- When going uphill, make sure to get up on the balls of your feet and really plant your toe. This makes the hike easier and keeps you from sliding backwards.
- Check the weight limit on your snowshoes. If you will be carrying a pack, be mindful of what your weight will be including that backpack. If you weight too much for the shoes you may be prone to punching through the snow.
- Poles are unnecessary.
- If you can swing it, head up to the mountains the day after a good snowfall. New snow is much more fun to walk through.
December 25, 2011
My favorite Christmas story just happens to be about traveling. Kinda. Convenient, as this means it is an acceptable thing for me to write about here. My favorite book is not traditionally thought of as a Christmas tale. It is not read out loud by families on Christmas Eve (or ever). It is not displayed on Barnes & Noble’s holiday table. However, when I place the book between branches of my parent’s Christmas tree, it looks much more festive.
But my favorite Christopher Moore book really is Christmas-y! “Lamb: The Gospel According to Biff, Christ’s Childhood Pal,” is my go-to-gospel even though it’s not really a gospel or in the Bible and liberally uses the word “fuckstick.” The premise of this book is that Biff has been resurrected by an angel in the year 2000 to write another gospel, this one about Christ’s life starting at age seven. While the angel watches soap operas, professional wrestling matches, and MTV, Biff writes his gospel. He tells about how he and Jesus (called Joshua in the book) TRAVELED through Asia (see, traveling) to find the three magi that followed the star to attend his birth in Bethlehem. They then return to Jerusalem to round up the disciples. An excerpt, if I may:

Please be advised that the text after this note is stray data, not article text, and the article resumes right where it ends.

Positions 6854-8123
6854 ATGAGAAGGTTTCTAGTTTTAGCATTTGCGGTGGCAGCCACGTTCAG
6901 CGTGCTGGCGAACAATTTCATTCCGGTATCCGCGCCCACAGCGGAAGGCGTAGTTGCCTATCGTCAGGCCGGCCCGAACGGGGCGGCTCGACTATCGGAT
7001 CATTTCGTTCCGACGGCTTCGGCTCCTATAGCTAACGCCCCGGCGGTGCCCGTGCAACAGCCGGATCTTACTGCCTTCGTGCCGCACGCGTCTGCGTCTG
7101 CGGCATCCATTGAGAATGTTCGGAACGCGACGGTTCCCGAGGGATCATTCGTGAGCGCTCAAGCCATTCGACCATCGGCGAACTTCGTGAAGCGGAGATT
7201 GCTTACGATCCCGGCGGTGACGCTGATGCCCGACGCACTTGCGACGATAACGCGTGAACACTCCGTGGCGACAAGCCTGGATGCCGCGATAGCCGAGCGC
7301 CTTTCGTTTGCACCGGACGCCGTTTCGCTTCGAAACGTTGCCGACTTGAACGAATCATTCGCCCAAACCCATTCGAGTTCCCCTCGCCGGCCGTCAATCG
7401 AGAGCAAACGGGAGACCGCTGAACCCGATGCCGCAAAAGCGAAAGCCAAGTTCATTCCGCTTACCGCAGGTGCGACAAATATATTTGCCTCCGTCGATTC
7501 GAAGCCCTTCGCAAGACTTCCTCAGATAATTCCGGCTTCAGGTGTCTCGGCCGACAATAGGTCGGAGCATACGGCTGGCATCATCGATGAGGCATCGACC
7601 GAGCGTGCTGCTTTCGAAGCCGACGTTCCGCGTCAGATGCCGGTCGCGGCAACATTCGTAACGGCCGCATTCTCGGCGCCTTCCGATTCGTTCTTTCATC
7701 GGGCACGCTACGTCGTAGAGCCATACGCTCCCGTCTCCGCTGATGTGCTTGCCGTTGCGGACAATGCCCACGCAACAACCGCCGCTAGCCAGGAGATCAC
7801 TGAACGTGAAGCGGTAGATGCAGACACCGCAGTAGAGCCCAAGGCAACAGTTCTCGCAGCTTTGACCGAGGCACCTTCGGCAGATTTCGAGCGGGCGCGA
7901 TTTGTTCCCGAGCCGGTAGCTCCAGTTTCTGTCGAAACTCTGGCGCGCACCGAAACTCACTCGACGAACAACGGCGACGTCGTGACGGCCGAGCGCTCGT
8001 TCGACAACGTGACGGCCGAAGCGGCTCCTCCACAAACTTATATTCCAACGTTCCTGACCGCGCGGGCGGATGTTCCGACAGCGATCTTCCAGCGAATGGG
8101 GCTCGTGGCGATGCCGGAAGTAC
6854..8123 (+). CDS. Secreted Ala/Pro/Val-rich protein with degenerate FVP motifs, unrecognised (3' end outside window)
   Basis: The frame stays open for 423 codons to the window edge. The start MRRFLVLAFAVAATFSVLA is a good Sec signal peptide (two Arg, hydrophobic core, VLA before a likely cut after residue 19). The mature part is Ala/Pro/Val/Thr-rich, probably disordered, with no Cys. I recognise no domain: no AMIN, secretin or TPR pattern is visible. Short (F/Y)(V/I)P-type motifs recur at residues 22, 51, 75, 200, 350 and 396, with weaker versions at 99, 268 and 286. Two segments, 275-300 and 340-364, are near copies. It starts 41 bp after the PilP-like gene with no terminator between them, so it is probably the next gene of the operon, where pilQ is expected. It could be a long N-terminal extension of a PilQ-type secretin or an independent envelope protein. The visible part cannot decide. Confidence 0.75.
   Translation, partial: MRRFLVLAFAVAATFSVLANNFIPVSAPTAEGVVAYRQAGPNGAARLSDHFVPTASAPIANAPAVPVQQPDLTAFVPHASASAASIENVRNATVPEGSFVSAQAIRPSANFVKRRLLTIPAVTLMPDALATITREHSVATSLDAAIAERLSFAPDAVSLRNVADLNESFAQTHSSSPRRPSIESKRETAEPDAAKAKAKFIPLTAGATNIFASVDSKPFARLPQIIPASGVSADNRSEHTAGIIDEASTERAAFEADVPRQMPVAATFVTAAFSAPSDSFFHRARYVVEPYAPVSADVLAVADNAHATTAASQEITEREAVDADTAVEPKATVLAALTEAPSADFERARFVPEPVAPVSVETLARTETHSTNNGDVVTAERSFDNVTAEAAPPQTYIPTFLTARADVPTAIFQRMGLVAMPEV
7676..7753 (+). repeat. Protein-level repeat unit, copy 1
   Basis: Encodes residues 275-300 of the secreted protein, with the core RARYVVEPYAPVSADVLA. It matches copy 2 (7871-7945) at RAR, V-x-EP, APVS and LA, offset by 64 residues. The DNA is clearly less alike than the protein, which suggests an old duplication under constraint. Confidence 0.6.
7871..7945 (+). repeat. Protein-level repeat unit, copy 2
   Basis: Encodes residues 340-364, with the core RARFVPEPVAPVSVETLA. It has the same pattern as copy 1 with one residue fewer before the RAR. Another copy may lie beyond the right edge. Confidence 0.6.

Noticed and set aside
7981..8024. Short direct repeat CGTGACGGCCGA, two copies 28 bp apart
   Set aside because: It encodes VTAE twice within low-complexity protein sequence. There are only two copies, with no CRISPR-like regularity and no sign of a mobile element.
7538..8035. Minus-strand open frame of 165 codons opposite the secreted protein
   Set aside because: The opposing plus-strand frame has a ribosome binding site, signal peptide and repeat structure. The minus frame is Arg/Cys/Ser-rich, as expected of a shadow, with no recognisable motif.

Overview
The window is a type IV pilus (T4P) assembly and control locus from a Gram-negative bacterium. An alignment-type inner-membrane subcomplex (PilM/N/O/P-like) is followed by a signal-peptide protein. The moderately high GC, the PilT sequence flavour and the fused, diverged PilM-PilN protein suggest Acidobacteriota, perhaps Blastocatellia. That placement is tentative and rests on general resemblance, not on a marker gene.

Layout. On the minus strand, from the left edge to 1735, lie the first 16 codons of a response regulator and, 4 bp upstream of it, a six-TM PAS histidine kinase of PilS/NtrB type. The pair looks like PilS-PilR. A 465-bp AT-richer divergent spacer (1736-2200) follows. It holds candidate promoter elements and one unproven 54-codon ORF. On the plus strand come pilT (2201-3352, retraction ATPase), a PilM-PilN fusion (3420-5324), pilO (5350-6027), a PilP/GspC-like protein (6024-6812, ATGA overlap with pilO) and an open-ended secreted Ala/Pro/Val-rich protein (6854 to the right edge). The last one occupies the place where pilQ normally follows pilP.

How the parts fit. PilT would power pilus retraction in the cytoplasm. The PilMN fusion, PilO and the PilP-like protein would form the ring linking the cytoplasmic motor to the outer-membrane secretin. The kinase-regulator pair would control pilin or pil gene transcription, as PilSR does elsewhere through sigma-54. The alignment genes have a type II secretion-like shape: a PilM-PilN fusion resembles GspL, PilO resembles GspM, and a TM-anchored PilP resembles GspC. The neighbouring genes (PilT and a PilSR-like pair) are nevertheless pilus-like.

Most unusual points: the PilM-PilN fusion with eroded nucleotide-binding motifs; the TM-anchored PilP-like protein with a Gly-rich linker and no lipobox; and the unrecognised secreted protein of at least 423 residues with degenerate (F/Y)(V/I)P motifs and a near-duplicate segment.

“What can we do?” said Andrew. “We’re only fishermen.”
“Come with me and I’ll make you fishers of men.”
Andrew looked at his brother who was still standing in the water. Peter shrugged and shook his head. Andrew looked at me, shrugged and shook his head.
“They don’t get it,” I said to Joshua.
Thus, after Joshua had some food and a nap and explained what in the hell he meant by “fishers of men,” we became seven.
We came to another small village and Peter pointed out two brothers who were fitting a new oarlock into the gunwale of a fishing boat.
“Come with us,” I said, “and we will make you oarlock makers of men.”
“What?” said Joshua.
“That’s what they were doing when we came up. Making an oarlock. Now you see how stupid that sounds?”
It is hands down the funniest and most thought-provoking book I’ve ever read. Although some would describe it as sacrilegious, I actually feel more spiritual and okay with Christianity after reading it.